For our purposes here the on camera flash has a more useful function which is to be used as a fill flash. At this point I am going to talk about one technical feature which your camera may or may not have. That would be flash compensation (it may be called something else on your camera) which allows you to reduce or increase the power of your flash. When using the on camera flash for fill flash I recommend starting with an exposure compensation of 1 ½ stops lower than normal and adjust from there. There is no set rule for fill flash settings because every cameras flash has a different output and the distance from you to your subject factors as does the strength of the sunlight (or other primary light). Thus you really have to wing this. Or you can actually measure the light and make mathematical calculation. I don’t think we’re up for that. I know I’m not. So this is something you have to play with, experiment with and learn how to do it.
The sun in relation to your subject:
What direction is the sunlight (or any primary light) coming from? This is going to have an effect on the picture when you are photographing the human face.
If it’s high noon and the sunlight is coming from up above you’re going to have a shadow underneath the nose extending down across the lips. Both of the eyes will be in shadow. The person can look up and minimize the shadows however generally speaking this is not an ideal opportunity to photograph the human face. Keep in mind that this sunlight will also be white and harsh.
If your lighting source, most likely not the sun in this case, is coming from below then the nose is going to cast a shadow on the top of the nose and possibly up onto the forehead. Depending upon the angle of the face to the light source the eyes may be in shadow again. Again this is not ideal for photographing the human face.
If the light source is behind the person you’re photographing you will have face in shadow but an interesting halo effect around the person – especially so in the hair. If the sun is behind the person you’re photographing then most likely the lighting on their face will be defused and there will be no shadows. This can make for some interesting and artistic photographs. One thing you can do here is use the fill flash to enhance your subjects face. Another thing you can do (if your camera is capable of spot metering or you can set the exposure manually) is to expose for the persons face and have the background overexposed. This can work out quite well and give you a great image.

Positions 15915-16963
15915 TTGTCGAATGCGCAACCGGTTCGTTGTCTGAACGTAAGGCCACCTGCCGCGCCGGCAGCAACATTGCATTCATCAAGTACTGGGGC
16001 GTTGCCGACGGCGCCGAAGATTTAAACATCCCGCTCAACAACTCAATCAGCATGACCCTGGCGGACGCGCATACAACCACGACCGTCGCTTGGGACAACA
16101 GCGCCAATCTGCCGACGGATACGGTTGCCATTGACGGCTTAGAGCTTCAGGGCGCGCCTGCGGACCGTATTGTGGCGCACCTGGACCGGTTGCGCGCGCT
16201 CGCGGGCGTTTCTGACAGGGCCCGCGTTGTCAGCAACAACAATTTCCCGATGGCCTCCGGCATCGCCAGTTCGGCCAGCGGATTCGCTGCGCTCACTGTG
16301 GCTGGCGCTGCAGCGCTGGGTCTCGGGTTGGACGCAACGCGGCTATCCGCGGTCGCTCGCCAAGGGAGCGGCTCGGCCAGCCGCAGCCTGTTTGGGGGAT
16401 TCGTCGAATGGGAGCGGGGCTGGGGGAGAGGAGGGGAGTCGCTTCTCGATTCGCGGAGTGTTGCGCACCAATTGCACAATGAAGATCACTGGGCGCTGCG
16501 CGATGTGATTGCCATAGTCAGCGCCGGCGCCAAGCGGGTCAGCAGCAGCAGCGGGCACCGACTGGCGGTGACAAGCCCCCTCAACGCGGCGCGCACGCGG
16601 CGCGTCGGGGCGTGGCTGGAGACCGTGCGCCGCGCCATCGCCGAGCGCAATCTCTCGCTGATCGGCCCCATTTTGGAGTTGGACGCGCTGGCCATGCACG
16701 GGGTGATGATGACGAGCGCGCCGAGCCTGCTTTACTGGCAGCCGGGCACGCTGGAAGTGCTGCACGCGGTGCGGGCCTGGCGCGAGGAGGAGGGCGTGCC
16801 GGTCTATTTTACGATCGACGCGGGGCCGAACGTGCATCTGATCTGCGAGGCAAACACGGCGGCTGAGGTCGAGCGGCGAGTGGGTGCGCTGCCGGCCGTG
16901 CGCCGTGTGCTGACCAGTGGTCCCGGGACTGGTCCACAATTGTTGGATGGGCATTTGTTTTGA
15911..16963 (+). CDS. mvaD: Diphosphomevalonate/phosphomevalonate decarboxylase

If the person you’re photographing is facing into the sun you’re going to have even lighting across her face however because the light is hitting her so strong from straight ahead and because you don’t have any shadows you may end up with a picture that is somewhat flat and lacking in detail and contrast. This is not necessarily a bad thing but it isn’t always necessarily a good thing either.
If the sun is at full profile to the person you’re photographing her face on the side towards the sun will be lit the the side away from the sun will be in shadow. This can be pleasing in some circumstances. Also mixing this lighting with a fill flash can produce very nice results.
The mostest ideal lighting sometimes:
Perhaps the most ideal situation is to have the sun at three quarters to the subject. Not full profile and not full front but between the two. This way you still get some shadow on one of the eyes and you get some shadow from the nose. You’re going to get a little bit of shadow on various parts of the face which is going to give you some definition and some depth yet the shadows are not overpowering. Couple this with taking the photograph when the sun is low so that the shadow on the eye away from the sun is minimized and the shadow of the nose is going across the face not down the face and you have what could generally be termed as “ideal” outdoor natural lighting.
All of this boils down to “watch the shadows”. And yes you can apply this when you’re taking that picture of your three friends in the restaurant with your cell phone. Before you take the picture look at their faces. Do you see shadows on their faces? If you don’t that means you have diffused lighting. Probably you are good to go. If there are shadows on their faces adjust everybody so that there’s a little bit of shadow on one eye and a little bit of shadow from the nose. You could probably make a game out of this as all the other people in the restaurant wonder what your doing.
Break ’em, break ’em all:
And remember all of these rules, if you want to call them rules, are meant to be broken. When taking pictures of people controlling the direction of the primary light is one of the most powerful ways to alter the overall artistic and emotional impact of the photograph. Experiment with lighting direction and have fun.
Your notes for this session: